Oakdale Irrigation District (OID) General Manager Steve Knell has maintained for years that one reason the district sells water outside the region is that there’s no local demand for OID water.
“We’re not against selling water locally,” Knell said at last night’s sparsely attended meeting of the Local Area Formation Committee (LAFCo) meeting in Modesto. “When local demand develops, we’ll try to meet it.”
Knell was present to explain OID’s water budget and financial situation to LAFCo committee members, who have been criticized for allowing the annexation of Trinitas Partners into the OID without an Environmental Impact Review. Farmers and residents in and around OID claim there is a long list of unmitigated negative impacts from the annexation.
Rice farmer Bob Frobose spoke at the meeting to protest what he called lies prior to the annexation. He also challenged Knell’s claims that there is no local demand for OID water.
“There’s plenty of local demand for OID water,” he said. “There are local farmers who’ve offered to pay $120 an acre foot for water. That’s a lot more than Trinitas pays.”
Stanislaus County Supervisor Terry Withrow, who is also a member of LAFCo, said Knell’s claims about lack of local demand are based on ideas and surveys that are ten years old.
“The world’s gone upside down since then,” said Withrow. “There’s demand for water all around the county. We have so much more potential now for who wants that water. I think the revenue is here for that water to stay here.”
Withrow and Rice were probably referring to offers from at least three farmers to pay $120 an acre foot for OID water. Gary Alldrin, Virgil Thompson, and Louis Brichetto have all offered that amount, and Brichetto recently delivered a plan to OID that would deliver water through a six million dollar pipeline fully paid for by Brichetto himself.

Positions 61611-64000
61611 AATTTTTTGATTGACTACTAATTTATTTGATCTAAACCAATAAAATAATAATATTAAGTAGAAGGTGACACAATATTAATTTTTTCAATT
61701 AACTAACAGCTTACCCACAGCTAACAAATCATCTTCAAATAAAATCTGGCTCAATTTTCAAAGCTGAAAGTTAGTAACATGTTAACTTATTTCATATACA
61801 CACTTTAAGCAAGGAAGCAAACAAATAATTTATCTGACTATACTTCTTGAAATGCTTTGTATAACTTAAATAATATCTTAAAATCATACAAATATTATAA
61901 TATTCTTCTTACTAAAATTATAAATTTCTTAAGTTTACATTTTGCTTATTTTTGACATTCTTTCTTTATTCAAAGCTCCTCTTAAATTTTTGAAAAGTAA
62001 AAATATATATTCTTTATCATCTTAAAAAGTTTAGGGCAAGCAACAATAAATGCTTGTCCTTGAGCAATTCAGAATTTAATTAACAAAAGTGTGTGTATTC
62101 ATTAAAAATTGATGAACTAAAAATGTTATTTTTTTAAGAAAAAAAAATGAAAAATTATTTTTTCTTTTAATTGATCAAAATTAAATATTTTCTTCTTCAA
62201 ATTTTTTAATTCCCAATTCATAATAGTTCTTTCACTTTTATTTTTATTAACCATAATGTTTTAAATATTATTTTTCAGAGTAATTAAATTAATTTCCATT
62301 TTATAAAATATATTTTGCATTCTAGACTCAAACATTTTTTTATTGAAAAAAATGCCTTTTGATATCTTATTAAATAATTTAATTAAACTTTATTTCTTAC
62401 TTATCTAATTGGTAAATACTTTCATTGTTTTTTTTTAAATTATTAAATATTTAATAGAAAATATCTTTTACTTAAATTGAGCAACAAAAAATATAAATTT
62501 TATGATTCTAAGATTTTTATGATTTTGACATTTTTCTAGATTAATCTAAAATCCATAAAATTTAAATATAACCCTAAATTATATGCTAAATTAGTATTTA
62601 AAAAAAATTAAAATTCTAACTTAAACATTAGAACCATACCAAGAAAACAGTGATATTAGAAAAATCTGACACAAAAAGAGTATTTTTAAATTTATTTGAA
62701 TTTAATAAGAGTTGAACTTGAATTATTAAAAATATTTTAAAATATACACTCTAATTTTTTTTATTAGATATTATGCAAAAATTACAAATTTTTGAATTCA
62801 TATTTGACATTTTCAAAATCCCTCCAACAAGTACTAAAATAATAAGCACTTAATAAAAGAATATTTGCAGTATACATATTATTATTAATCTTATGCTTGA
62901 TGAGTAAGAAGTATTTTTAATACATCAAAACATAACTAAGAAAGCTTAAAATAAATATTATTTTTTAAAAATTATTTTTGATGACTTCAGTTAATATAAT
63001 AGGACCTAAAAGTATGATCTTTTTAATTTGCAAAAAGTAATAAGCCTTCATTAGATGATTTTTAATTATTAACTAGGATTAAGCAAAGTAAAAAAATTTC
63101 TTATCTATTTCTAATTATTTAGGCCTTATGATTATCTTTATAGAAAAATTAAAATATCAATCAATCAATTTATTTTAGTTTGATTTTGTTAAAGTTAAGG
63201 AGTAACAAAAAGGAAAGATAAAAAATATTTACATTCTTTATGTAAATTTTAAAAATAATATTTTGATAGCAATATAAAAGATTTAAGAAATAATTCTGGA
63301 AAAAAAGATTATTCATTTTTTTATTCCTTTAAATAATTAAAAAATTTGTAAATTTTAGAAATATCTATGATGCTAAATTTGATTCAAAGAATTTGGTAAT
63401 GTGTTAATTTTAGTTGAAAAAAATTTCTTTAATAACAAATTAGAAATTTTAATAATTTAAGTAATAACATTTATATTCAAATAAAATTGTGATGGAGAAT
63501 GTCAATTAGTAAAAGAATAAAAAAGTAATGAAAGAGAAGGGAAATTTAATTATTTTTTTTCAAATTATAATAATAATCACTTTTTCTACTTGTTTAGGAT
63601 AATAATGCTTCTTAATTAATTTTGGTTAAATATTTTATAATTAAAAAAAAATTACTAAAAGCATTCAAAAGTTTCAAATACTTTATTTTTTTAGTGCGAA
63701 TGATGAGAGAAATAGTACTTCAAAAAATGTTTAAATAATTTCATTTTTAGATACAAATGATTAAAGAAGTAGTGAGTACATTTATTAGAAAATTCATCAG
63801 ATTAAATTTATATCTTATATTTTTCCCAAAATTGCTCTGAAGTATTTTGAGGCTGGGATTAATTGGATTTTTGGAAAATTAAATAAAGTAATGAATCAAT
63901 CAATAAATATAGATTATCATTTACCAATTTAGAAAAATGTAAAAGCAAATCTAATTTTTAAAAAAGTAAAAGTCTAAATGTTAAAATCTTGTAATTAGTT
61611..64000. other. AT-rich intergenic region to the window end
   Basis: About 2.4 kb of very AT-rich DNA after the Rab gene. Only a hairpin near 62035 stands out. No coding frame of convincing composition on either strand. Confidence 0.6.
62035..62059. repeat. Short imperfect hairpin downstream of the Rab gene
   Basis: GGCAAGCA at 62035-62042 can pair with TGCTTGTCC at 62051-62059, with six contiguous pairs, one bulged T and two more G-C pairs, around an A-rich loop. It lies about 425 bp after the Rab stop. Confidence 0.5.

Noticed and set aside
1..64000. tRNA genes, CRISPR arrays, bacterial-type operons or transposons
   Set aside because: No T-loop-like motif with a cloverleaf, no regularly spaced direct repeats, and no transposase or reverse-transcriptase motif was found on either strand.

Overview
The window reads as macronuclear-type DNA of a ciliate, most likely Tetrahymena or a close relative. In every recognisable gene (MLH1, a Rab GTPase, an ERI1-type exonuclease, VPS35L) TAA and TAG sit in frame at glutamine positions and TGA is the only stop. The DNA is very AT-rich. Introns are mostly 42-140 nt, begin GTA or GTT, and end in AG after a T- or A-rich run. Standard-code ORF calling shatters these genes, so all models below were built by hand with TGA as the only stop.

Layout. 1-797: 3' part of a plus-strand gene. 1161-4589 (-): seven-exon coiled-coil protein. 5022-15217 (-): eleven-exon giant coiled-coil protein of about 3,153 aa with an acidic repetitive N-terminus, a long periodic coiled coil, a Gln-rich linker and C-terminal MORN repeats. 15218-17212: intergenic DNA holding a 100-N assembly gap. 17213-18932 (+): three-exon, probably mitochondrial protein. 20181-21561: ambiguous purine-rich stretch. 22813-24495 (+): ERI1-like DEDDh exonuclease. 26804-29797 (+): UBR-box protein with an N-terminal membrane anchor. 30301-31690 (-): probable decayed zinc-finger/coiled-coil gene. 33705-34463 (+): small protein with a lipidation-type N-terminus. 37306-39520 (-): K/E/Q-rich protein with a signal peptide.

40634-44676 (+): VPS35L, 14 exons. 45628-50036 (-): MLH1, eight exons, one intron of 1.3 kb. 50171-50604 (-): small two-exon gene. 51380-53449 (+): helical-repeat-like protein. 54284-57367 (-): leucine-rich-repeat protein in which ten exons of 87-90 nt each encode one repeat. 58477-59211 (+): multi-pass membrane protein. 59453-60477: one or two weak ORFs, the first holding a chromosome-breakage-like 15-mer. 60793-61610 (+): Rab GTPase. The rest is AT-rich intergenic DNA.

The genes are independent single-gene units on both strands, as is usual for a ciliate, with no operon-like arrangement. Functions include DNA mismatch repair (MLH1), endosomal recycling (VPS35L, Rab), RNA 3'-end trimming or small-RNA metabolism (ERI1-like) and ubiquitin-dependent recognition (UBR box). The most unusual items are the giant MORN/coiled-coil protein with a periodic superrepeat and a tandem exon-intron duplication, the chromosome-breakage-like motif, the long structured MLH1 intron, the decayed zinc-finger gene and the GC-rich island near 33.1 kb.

Other farmers have offered OID out-of-district prices for water. Out-of-district water currently runs around $100 an acre foot. That’s far more than the $55 an acre foot that Trinitas pays, and magnitudes more than OID’s in-district customers pay.
Knell said that OID customers pay by the acre on an escalating scale that works out to around $2 an acre foot for the first few feet of water. At those prices, which are far below the cost of delivery, it’s no wonder OID faces budget shortfalls every year.
Knell claims OID needs to sell water to upgrade its delivery systems. For example, OID canals are unlined, which may help to a degree with groundwater recharge, but which also leads to lots of wasted water.
Stanislaus County Supervisor Jim DeMartini was stunned to learn OID’s canals are unlined and also wondered why OID pumped record amounts of groundwater last year if it has water to sell outside the region. Knell said the district needs to pump groundwater to serve district customers in locations where surface water is hard to deliver.
But Bob Frobose and many others believe that when OID pumps record amounts of groundwater and sells water outside the region, the net effect is tantamount to exporting groundwater. “They’re really just selling groundwater,” said Frobose.
Stanislaus County Supervisor Bill O’Brien, whose district includes OID customers, may have expressed the general sentiment best when he said that the state’s new groundwater ordinance makes it imperative to keep surface water local.
“I’m in favor of keeping every drop of water we have here,” he said. “Every drop of surface water we keep here is a drop of groundwater we don’t pump.”